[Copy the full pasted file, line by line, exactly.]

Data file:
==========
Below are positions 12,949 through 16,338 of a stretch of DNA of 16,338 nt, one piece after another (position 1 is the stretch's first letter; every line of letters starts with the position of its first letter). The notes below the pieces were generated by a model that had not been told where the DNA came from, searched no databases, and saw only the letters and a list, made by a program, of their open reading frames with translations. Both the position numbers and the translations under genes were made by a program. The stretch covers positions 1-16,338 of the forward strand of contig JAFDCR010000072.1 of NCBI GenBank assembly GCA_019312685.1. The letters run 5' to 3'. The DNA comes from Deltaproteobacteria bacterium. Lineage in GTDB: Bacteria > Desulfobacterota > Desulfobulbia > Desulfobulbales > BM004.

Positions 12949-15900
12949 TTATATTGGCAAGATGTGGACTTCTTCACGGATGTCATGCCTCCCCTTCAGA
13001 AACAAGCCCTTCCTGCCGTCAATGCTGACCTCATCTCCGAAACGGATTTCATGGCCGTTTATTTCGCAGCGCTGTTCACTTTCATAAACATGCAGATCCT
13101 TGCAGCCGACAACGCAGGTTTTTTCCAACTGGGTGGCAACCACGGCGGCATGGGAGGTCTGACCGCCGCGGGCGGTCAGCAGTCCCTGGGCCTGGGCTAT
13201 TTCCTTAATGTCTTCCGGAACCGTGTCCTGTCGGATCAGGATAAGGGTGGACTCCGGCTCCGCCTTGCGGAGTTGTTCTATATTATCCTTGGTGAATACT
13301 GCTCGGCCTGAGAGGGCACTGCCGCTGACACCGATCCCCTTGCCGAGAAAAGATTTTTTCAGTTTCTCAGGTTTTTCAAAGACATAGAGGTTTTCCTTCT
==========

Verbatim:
Below are positions 12,949 through 16,338 of a stretch of DNA of 16,338 nt, one piece after another (position 1 is the stretch's first letter; every line of letters starts with the position of its first letter). The notes below the pieces were generated by a model that had not been told where the DNA came from, searched no databases, and saw only the letters and a list, made by a program, of their open reading frames with translations. Both the position numbers and the translations under genes were made by a program. The stretch covers positions 1-16,338 of the forward strand of contig JAFDCR010000072.1 of NCBI GenBank assembly GCA_019312685.1. The letters run 5' to 3'. The DNA comes from Deltaproteobacteria bacterium. Lineage in GTDB: Bacteria > Desulfobacterota > Desulfobulbia > Desulfobulbales > BM004.

Positions 12949-15900
12949 TTATATTGGCAAGATGTGGACTTCTTCACGGATGTCATGCCTCCCCTTCAGA
13001 AACAAGCCCTTCCTGCCGTCAATGCTGACCTCATCTCCGAAACGGATTTCATGGCCGTTTATTTCGCAGCGCTGTTCACTTTCATAAACATGCAGATCCT
13101 TGCAGCCGACAACGCAGGTTTTTTCCAACTGGGTGGCAACCACGGCGGCATGGGAGGTCTGACCGCCGCGGGCGGTCAGCAGTCCCTGGGCCTGGGCTAT
13201 TTCCTTAATGTCTTCCGGAACCGTGTCCTGTCGGATCAGGATAAGGGTGGACTCCGGCTCCGCCTTGCGGAGTTGTTCTATATTATCCTTGGTGAATACT
13301 GCTCGGCCTGAGAGGGCACTGCCGCTGACACCGATCCCCTTGCCGAGAAAAGATTTTTTCAGTTTCTCAGGTTTTTCAAAGACATAGAGGTTTTCCTTCT